• CDs renew automatically at maturity for the same term you initially selected. In addition, the amount you have on deposit will receive the rate in effect at the time your CD matures. If you don't want to renew, you have a 7-calendar day grace period to let us know online, by phone or in writing.
Annual Savings $10 share / save
citibank cd
Interest Rate
0.1%
Monthly Fees
None
Features
6 month CD
details
  • Interest is paid monthly or at maturity for all CDs with terms of one year or less.
  • Interest is paid monthly for all CDs with terms greater than one year.
  • CDs renew automatically at maturity for the same term you initially selected. In addition, the amount you have on deposit will receive the rate in effect at the time your CD matures. If you don't want to renew, you have a 7-calendar day grace period to let us know online, by phone or in writing.
Annual Savings $20 share / save
citibank cd
Interest Rate
0.2%
Monthly Fees
None
Features
1 year CD
details
  • Interest is paid monthly or at maturity for all CDs with terms of one year or less.
  • Interest is paid monthly for all CDs with terms greater than one year.
  • CDs renew automatically at maturity for the same term you initially selected. In addition, the amount you have on deposit will receive the rate in effect at the time your CD matures. If you don't want to renew, you have a 7-calendar day grace period to let us know online, by phone or in writing.
Annual Savings $25 share / save
citibank cd
Interest Rate
0.25%
Monthly Fees
None
Features
2 year CD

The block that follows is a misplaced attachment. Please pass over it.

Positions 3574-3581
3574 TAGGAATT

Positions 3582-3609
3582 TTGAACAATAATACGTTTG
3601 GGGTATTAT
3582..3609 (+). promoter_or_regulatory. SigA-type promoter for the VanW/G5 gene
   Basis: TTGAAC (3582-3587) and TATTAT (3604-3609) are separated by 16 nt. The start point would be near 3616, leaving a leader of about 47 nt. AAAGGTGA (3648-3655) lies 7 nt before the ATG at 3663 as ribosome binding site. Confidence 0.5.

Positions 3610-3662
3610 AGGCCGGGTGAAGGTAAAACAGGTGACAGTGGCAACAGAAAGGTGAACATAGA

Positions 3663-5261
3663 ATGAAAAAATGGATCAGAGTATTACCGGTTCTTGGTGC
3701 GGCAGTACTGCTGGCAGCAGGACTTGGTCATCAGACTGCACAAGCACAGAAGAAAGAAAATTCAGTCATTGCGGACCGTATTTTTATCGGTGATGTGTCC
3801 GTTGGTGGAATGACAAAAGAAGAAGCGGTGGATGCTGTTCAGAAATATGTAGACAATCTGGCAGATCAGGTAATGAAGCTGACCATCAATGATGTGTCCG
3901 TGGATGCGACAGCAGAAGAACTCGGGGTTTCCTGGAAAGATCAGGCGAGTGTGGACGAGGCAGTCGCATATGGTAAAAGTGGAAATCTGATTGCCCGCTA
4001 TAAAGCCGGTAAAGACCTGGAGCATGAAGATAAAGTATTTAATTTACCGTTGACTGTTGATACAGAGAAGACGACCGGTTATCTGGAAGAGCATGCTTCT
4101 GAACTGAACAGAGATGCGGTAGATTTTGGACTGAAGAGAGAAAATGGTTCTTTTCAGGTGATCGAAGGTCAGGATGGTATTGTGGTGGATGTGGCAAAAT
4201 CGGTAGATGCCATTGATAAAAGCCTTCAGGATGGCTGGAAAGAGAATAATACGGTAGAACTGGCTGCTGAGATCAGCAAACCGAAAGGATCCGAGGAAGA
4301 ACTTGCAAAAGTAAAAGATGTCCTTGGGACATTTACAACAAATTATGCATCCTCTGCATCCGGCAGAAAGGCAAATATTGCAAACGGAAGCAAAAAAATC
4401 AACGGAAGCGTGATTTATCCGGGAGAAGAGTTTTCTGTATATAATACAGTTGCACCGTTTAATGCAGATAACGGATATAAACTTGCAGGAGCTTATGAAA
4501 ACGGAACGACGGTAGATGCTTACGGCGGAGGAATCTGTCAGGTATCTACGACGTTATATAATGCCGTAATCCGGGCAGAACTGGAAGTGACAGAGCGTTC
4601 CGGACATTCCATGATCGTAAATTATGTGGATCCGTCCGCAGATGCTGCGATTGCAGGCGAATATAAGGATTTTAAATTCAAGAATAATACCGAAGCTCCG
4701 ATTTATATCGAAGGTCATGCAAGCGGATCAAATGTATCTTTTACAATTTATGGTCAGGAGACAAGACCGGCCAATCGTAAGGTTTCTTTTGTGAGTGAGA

details
  • Interest is paid monthly or at maturity for all CDs with terms of one year or less.
  • Interest is paid monthly for all CDs with terms greater than one year.
  • CDs renew automatically at maturity for the same term you initially selected. In addition, the amount you have on deposit will receive the rate in effect at the time your CD matures. If you don't want to renew, you have a 7-calendar day grace period to let us know online, by phone or in writing.
Annual Savings $35 share / save
citibank cd
Interest Rate
0.35%
Monthly Fees
None
Features
3 year CD
details
  • Interest is paid monthly or at maturity for all CDs with terms of one year or less.
  • Interest is paid monthly for all CDs with terms greater than one year.
  • CDs renew automatically at maturity for the same term you initially selected. In addition, the amount you have on deposit will receive the rate in effect at the time your CD matures. If you don't want to renew, you have a 7-calendar day grace period to let us know online, by phone or in writing.
Annual Savings $50 share / save
citibank cd
Interest Rate
0.5%
Monthly Fees
None
Features
5 year CD
details
  • Interest is paid monthly or at maturity for all CDs with terms of one year or less.